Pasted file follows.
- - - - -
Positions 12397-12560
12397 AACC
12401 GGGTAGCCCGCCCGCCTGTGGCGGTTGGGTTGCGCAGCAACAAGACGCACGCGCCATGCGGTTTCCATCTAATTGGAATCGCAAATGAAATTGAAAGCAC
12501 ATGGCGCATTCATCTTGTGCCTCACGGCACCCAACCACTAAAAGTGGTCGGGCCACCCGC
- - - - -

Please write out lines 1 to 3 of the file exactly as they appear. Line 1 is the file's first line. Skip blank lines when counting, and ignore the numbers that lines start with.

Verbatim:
Positions 12397-12560
12397 AACC
12401 GGGTAGCCCGCCCGCCTGTGGCGGTTGGGTTGCGCAGCAACAAGACGCACGCGCCATGCGGTTTCCATCTAATTGGAATCGCAAATGAAATTGAAAGCAC